The Devil’s Advocate on a Nonprofit Board: Asset or Liability?

The Devil’s Advocate on a Nonprofit Board: Asset or Liability?

By: Eugene Fram

Viewer Favorite Updated and Enhanced

An unwritten rule for nonprofit board membership is that it is best to “go along to get along.” But sometimes a nonprofit director’s “no” vote to an action that has had inadequate discussion can allow him/h to avoid tax penalties that have been levied on other board members for lack of due care.

Stanford University research results indicate that groups with a lone minority dissenter outperform other groups where all members agree. In addition, these groups…”are more successful than (groups) in which all members disagree and fall prey to escalated emotional, difficult-to resolve (group) brawls “ *

The key to success, according to these data, is to,” … have a devil’s advocate (DA) on the nonprofit board. … This is a person or a small board minority that “has the sensitivity to see the differences, perceives them as conflict, and then communicates about the differences in non-confrontational ways.” **

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“Going For Impact” Can Be Helpful to Nonprofit Boards & Managers.

I recently encountered two different nonprofit board related problems.  The first was a board member, a major donor, who was constantly bringing minor issues, such as the type of hall cleaning fluids being used, to the CEO & board colleagues.   Another was a board chair whose organization had a highly competent CEO.  But the person needed to have better interpersonal relationships with individual board members.

If your board is encountering  these types of  “wicked” problems, the book, “Going For Impact: The Nonprofit Director’s Essential Guide Book–What to Know Do and Not Do.” can be of substantial assistance.

http://www.rit.edu/news/story.php?id=56652&source=enewsletter

Establishing Effective Nonprofit Board Committees – What to Do.

Establishing Effective Nonprofit Board Committees – What to Do.

By Eugene Fram

Updated & Revised. 

Following are ways that many nonprofit boards have established effective board committees using my governance model as described in the third edition of Policy vs. Paper Clips.

https://goo.gl/j4EK5P

• In the planning effort, focus board personnel and financial resources only on those topics that are germane to the organization at a particular time. For example, financial planning, long-range planning or short-range planning. However the board needs to be open to generative planning if new opportunities present themselves or are developed via board leadership. (more…)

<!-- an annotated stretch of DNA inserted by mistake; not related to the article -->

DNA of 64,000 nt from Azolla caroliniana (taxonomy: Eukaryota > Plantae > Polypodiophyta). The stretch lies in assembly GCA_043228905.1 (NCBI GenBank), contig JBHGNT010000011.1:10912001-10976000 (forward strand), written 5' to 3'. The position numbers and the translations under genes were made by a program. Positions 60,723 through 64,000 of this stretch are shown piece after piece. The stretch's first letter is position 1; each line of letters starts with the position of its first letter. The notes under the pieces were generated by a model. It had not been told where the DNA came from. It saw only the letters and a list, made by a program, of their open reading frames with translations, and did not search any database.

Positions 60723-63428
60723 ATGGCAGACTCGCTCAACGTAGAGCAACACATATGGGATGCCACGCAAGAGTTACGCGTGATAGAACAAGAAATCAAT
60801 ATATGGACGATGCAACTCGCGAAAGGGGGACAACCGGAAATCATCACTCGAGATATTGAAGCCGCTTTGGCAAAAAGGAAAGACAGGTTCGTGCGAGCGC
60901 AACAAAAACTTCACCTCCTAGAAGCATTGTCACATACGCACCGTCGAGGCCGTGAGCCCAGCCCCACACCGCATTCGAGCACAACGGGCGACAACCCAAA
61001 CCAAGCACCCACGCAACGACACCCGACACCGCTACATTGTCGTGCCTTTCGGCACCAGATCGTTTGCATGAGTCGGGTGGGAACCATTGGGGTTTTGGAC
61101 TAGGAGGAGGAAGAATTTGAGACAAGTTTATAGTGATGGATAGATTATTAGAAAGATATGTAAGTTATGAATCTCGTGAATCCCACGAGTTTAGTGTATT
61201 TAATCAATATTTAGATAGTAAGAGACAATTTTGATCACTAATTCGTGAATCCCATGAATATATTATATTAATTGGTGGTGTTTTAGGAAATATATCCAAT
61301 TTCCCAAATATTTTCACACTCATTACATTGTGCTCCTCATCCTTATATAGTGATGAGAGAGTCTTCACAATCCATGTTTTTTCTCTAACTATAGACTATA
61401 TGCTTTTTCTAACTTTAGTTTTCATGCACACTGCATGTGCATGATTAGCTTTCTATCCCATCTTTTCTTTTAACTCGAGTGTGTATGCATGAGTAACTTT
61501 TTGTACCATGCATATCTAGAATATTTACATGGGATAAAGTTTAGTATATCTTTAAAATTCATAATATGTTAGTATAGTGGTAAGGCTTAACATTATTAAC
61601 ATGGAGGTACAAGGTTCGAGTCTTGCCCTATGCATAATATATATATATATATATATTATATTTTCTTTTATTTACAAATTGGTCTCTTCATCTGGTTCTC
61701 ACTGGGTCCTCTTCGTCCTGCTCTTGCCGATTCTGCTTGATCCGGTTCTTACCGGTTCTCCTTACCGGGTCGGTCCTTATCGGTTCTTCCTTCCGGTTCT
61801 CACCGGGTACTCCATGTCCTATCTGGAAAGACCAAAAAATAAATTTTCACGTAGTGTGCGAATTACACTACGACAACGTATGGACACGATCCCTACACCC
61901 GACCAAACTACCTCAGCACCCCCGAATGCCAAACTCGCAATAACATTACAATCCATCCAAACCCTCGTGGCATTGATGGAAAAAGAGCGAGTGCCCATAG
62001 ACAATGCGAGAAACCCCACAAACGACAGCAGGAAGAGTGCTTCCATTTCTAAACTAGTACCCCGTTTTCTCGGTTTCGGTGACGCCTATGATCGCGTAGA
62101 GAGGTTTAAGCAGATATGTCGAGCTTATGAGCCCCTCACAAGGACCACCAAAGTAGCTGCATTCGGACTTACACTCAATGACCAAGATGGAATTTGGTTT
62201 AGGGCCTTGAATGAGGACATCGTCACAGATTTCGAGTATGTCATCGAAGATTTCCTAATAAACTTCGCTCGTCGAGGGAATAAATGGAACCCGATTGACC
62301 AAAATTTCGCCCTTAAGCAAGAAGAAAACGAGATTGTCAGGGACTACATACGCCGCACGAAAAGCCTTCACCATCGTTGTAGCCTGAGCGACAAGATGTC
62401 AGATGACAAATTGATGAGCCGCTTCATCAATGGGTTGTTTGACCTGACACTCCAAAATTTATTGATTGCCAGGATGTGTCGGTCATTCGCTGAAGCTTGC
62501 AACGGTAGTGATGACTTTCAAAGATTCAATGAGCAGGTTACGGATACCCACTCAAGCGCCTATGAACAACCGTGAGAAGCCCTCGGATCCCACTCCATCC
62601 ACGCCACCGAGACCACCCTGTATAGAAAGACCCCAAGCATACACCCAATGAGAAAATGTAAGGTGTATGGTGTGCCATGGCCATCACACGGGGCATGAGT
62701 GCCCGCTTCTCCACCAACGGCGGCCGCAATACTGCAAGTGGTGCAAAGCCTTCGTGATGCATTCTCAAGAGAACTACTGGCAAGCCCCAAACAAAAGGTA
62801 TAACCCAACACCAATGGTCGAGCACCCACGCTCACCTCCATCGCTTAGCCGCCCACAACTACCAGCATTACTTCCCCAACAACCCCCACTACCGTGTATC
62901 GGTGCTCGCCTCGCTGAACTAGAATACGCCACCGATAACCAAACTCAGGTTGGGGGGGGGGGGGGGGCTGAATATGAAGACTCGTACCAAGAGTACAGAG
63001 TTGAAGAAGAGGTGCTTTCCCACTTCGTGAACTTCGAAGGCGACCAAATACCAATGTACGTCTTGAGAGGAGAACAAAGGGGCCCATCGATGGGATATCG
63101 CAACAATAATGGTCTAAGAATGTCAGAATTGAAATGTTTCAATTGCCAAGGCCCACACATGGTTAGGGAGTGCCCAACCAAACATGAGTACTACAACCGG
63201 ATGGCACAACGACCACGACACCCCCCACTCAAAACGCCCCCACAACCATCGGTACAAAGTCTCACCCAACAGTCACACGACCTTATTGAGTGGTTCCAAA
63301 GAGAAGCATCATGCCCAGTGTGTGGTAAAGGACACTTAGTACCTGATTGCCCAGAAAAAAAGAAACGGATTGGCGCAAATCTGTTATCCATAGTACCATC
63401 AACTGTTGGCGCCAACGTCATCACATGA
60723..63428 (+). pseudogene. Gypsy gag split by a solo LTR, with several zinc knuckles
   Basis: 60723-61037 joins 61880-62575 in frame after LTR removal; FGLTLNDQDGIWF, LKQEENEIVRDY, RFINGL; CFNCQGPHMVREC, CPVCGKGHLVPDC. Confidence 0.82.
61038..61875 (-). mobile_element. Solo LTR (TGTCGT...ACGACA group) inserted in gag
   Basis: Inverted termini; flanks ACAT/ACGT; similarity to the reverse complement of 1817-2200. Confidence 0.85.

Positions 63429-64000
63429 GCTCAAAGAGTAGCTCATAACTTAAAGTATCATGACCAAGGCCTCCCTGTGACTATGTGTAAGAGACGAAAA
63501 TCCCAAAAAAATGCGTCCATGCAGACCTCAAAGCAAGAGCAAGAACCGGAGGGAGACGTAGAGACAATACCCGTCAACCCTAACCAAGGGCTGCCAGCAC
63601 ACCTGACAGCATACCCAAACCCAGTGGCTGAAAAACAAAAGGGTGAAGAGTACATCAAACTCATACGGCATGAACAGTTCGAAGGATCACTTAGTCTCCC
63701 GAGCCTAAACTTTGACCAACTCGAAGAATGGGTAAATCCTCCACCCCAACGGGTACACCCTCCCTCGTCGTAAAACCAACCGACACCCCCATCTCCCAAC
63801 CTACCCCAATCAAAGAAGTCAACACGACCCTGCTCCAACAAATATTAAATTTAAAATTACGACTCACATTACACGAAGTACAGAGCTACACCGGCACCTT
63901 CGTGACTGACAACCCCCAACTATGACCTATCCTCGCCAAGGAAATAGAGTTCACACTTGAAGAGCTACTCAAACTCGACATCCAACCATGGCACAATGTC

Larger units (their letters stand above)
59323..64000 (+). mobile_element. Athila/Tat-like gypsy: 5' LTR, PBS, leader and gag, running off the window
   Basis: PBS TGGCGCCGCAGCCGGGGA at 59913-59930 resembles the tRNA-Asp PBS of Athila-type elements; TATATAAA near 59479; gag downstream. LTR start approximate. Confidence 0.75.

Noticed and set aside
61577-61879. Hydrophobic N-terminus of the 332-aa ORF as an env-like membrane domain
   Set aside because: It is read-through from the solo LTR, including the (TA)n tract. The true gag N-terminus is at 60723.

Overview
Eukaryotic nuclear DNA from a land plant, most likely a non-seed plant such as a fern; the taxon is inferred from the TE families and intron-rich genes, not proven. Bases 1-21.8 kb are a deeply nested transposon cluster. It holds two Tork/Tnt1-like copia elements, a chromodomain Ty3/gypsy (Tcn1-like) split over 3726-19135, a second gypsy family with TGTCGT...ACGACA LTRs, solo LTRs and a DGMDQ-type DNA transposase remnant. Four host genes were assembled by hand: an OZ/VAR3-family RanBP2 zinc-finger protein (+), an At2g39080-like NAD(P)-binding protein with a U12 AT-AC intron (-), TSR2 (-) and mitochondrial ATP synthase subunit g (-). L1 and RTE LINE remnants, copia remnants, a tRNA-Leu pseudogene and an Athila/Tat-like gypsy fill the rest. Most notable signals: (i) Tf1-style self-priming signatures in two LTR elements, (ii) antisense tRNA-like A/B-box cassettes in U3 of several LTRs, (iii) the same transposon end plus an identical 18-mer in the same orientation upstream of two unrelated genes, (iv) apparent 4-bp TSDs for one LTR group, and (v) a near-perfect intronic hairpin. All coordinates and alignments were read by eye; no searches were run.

Nonprofit Board/Staff Relationships: An Uncomfortable Partnership?

Nonprofit Board/Staff Relationships: An Uncomfortable Partnership?

By: Eugene Fram

I have always been of the opinion that nonprofit directors don’t give sufficient consideration to the relationships between the board and staff. The following passage reasserts the complexity of such relationships and why misunderstandings might occur on either side of the fence. (more…)

Should Mature Nonprofits Allow Board Micromanagement?

Should Mature Nonprofits Allow Board Micromanagement?

By: Eugene Fram

Viewer Favorite:  Updated and Enhanced

Accepted View of Micromanagement: “…Directors spend more time with the details of the operations instead of planning its short-term and long-term growth strategies. …
(http://linkd.in/1q84pMm)

The Need for a Micromanaging Board
Board micromanagement is an appropriate approach when a nonprofit is in a start-up stage. Financial and human resources are modest, and the volunteer directors must assume some responsibilities normally executed by compensated staff. The chief executive often has managerial responsibilities as well as a list of clients to service. It is not unusual to promote a person who is only familiar with direct service to become the first chief executive of the organization. In turn , this neophyte manager has to depend on board members for managerial counsel and direction. A culture of board dependency is created out of necessity.

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Identify Nonprofit Staff Groups To Help Drive Organizational Change

Identify Nonprofit Staff Groups To Help Drive Organizational Change

By Eugene Fram

Nonprofit executive directors tend to think of the staff professionals as individual contributors. These individuals are persons who mainly work on their own and not as team players – for instance, counselors, health care professionals, curators and university faculty. However, many executive directors fail to recognize that these individual contributors can be grouped according to identifiable types, with differing work value outlooks. Each group needs to be managed differently to drive change in today’s fast moving social, political and technological environments. Nonprofit board members need to use these groupings in their responsibilities for  overseeing promotable staff members.    (more…)

Once Again! What Does Nonprofit Board Oversight Mean?

Once Again! What Does Nonprofit Board Oversight Mean?

By: Eugene Fram

Updated & Revised

I have a daily (7 days a week) subscription to Google Alerts on “Nonprofit Management” and “Nonprofit Governance.” Every week, three or four nonprofit case stories surface, in these listings, related to inadequate oversight by nonprofit boards of directors.  Many of the cases result six or seven figure dollar losses to the nonprofits. Following is my personal list of what reasonable board oversight means to attempt to help nonprofit boards of directors to avoid such losses. (more…)